Hillary's Best Line: Were You In It For Me?

That's the one that showed me that she genuinely did her best to actually convince her followers that they had to support Barack Obama. That's not a half-hearted effort.
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This was a night with a lot of great lines. Even Bob Casey, Jr. who is not known as a rhetorical wiz had a couple of zingers. The four more months chant was terrific. And his line that McCain isn't a maverick, he's Bush sidekick was also really well done.

I was expecting to be annoyed at how little Mark Warner went after Republicans, but instead I thought he laid out a good case for how Democrats offer every person a real shot at the American Dream. He showed that the Democratic Party wants you to succeed, wants you to be rich -- which is important and a message you hardly hear from Democrats (you often hear that they want you to do better, but aspiring for real wealth has not been a Democratic staple and it is in fact the real American Dream).

Deval Patrick borrowed from Barney Frank effectively when he talked about government being an extension of the American people and how that is what we choose to do together. His line about having a stake in one another was great. It gave a sense of a community sticking together, which is what lies at the core of the Democratic Party.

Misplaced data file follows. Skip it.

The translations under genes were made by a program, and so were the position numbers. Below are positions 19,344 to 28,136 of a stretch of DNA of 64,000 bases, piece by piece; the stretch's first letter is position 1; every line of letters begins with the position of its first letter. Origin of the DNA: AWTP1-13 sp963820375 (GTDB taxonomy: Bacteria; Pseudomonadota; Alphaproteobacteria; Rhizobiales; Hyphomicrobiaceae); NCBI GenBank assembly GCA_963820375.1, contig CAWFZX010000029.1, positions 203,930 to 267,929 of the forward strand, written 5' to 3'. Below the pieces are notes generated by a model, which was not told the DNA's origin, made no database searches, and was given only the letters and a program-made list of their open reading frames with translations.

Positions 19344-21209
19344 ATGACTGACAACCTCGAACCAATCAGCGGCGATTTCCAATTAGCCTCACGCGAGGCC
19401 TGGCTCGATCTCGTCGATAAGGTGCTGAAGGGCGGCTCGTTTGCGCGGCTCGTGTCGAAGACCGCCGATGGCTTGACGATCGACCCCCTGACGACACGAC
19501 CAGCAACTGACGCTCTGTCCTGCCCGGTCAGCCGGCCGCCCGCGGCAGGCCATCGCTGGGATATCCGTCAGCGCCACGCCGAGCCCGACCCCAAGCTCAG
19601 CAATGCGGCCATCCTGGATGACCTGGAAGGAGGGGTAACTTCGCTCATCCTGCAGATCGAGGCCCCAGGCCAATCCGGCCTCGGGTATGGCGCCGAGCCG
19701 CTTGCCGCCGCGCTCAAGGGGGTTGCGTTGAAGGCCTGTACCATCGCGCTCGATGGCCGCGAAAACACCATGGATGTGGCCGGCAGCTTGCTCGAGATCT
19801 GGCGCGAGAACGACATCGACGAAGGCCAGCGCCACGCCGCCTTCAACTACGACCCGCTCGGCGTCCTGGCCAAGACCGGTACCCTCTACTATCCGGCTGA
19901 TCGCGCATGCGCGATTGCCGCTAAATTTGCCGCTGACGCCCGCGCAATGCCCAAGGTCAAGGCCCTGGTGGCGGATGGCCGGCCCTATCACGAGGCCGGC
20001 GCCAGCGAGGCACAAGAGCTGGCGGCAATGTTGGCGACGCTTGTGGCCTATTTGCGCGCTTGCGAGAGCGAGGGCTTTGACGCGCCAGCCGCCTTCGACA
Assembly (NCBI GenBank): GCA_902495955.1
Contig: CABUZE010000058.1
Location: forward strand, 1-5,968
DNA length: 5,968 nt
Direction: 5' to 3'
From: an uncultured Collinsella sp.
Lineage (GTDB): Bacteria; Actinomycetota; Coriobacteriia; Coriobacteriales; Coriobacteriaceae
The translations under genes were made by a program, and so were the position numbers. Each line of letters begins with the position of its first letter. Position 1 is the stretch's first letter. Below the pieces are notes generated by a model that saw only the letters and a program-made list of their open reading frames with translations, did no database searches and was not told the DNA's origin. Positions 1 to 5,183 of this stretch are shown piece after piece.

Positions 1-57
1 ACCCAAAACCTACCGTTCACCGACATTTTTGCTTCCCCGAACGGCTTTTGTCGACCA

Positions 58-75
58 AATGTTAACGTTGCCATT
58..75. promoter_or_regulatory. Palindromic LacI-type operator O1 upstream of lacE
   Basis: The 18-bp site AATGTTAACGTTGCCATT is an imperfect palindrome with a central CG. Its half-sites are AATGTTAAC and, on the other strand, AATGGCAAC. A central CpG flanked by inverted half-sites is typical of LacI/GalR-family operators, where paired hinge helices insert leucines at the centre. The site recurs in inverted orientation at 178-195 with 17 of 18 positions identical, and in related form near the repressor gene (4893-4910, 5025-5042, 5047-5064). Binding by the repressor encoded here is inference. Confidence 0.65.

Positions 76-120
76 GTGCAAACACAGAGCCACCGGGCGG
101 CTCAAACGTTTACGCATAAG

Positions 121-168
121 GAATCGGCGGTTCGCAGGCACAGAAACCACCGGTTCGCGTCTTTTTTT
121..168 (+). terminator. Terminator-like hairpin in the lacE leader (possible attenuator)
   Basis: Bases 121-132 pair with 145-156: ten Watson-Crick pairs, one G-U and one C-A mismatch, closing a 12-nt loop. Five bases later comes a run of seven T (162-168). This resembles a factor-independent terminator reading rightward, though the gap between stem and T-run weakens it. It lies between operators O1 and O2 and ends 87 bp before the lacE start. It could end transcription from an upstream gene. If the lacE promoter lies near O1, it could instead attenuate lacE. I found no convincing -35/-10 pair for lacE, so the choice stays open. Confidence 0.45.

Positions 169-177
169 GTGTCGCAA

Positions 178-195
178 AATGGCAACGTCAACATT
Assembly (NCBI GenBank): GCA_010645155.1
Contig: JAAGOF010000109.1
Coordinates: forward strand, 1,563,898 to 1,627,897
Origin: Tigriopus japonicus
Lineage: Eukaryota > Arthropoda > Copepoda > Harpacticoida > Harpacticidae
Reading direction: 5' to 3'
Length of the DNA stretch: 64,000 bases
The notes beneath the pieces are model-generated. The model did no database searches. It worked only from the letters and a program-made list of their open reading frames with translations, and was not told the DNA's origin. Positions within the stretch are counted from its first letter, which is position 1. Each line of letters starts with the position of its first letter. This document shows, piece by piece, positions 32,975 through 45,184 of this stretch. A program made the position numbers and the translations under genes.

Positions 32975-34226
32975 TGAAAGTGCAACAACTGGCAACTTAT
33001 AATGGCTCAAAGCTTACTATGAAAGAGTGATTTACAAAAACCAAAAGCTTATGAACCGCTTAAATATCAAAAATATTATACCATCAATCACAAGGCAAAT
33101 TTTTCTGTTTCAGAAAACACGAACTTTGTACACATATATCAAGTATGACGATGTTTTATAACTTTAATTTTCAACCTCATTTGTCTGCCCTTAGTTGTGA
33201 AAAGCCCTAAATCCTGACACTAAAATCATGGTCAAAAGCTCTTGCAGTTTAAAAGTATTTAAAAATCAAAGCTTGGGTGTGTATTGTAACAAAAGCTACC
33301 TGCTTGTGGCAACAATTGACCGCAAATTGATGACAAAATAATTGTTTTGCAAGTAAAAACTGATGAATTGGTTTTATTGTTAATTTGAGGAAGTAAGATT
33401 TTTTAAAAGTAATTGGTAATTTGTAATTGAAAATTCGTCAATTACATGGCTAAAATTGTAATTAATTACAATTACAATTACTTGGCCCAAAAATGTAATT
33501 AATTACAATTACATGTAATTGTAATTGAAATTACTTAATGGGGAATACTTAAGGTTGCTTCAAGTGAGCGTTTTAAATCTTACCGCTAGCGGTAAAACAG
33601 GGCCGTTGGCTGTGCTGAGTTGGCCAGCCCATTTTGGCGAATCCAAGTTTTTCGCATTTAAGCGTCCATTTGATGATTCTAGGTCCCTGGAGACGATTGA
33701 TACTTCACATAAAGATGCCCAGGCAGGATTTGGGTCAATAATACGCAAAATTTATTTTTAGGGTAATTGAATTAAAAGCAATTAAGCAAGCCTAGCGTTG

But despite all of this, Hillary Clinton stole the night. I have been a vocal critic of Hillary Clinton throughout the primaries and a skeptic of her intentions to unconditionally support the Democratic candidate. But she put all those doubts to rest tonight. She delivered. It was an A+ speech.

The Twin Cities line about McCain and Bush being like twins was genuinely funny. And now every time they mention the Twin Cities during the Republican convention I'm going to think of Bush and McCain as twins.

I am embarrassed to admit that the Harriet Tubman story actually gave me a chill down my spine (at least it wasn't up my leg). I loved it. I think everyone in the building loved it.

But the best line in the speech was buried in the middle. Addressing her supporters, she said, "Were you in it for me?"

What a great and poignant question. Did you really think this was all about me and not about the issues? Don't you remember that this was all about getting the people who need help the assistance that they desperately need? Did you forget that we started down this road because we wanted to provide Americans with a hope for a better future? That we wanted to make sure the rules weren't stacked against them? Did you think this was all about me?

That is the winning line. That's the one that showed me that she genuinely did her best to actually convince her followers that they had to support Barack Obama. That's not a half-hearted effort. That's a line designed to win people over to her argument not over to her personally. Ironically, that's exactly what it did for me though. At the end of this long, contentious battle, Senator Clinton won me over when she was finally not trying to win me over.

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